Antibiotic resistance – a problem for everyone

Antibiotic use not only increases antibiotic resistance at a population level but also at an individual level.1,2

  • Prescribing a routine course of antibiotics significantly increases the likelihood of an individual carrying a resistant bacterial strain3,4 —resistant bacteria can be spread to family, friends and the broader community.
  • In an Australian prospective study use of antibiotics led to an increase in carriage of resistant bacterial strains of Streptococcus pneumoniae in the nasal flora of preschool children.3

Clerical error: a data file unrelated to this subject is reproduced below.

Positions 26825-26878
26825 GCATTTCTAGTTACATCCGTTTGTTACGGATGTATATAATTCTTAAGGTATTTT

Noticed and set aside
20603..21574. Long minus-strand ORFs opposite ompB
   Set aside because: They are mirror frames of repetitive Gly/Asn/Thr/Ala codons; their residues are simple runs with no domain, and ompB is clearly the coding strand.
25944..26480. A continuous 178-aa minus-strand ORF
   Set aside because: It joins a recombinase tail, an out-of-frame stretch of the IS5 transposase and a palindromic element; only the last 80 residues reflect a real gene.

• In a meta-analysis resistant bacteria were demonstrated to persist for up to 12 months in individuals prescribed an antibiotic in primary care for a respiratory infection.5,6
  • Resistance patterns vary with time and by location: get up-to-date information on local antibiotic resistance patterns (known as antibiograms).


Poster: antibiotic resistance – one of the greatest threats to human health

Antibiotic resistance is a threat to human health. Download this poster explaining the problem and how you can be part of the solution.